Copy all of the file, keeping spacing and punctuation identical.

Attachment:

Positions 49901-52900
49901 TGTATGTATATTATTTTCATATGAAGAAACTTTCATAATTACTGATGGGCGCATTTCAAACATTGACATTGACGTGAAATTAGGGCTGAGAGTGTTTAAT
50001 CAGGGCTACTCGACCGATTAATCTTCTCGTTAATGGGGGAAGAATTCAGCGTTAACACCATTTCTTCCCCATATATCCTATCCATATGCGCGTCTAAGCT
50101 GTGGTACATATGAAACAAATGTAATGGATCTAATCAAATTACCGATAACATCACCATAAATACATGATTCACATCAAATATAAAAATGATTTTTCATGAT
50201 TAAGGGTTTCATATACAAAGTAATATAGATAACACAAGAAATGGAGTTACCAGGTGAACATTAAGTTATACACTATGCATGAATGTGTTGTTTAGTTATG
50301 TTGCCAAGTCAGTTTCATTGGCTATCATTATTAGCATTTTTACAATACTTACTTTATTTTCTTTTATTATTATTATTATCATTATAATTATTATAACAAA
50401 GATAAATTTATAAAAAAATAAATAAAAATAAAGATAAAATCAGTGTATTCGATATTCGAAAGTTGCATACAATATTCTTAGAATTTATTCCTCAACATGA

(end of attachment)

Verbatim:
Positions 49901-52900
49901 TGTATGTATATTATTTTCATATGAAGAAACTTTCATAATTACTGATGGGCGCATTTCAAACATTGACATTGACGTGAAATTAGGGCTGAGAGTGTTTAAT
50001 CAGGGCTACTCGACCGATTAATCTTCTCGTTAATGGGGGAAGAATTCAGCGTTAACACCATTTCTTCCCCATATATCCTATCCATATGCGCGTCTAAGCT
50101 GTGGTACATATGAAACAAATGTAATGGATCTAATCAAATTACCGATAACATCACCATAAATACATGATTCACATCAAATATAAAAATGATTTTTCATGAT
50201 TAAGGGTTTCATATACAAAGTAATATAGATAACACAAGAAATGGAGTTACCAGGTGAACATTAAGTTATACACTATGCATGAATGTGTTGTTTAGTTATG
50301 TTGCCAAGTCAGTTTCATTGGCTATCATTATTAGCATTTTTACAATACTTACTTTATTTTCTTTTATTATTATTATTATCATTATAATTATTATAACAAA
50401 GATAAATTTATAAAAAAATAAATAAAAATAAAGATAAAATCAGTGTATTCGATATTCGAAAGTTGCATACAATATTCTTAGAATTTATTCCTCAACATGA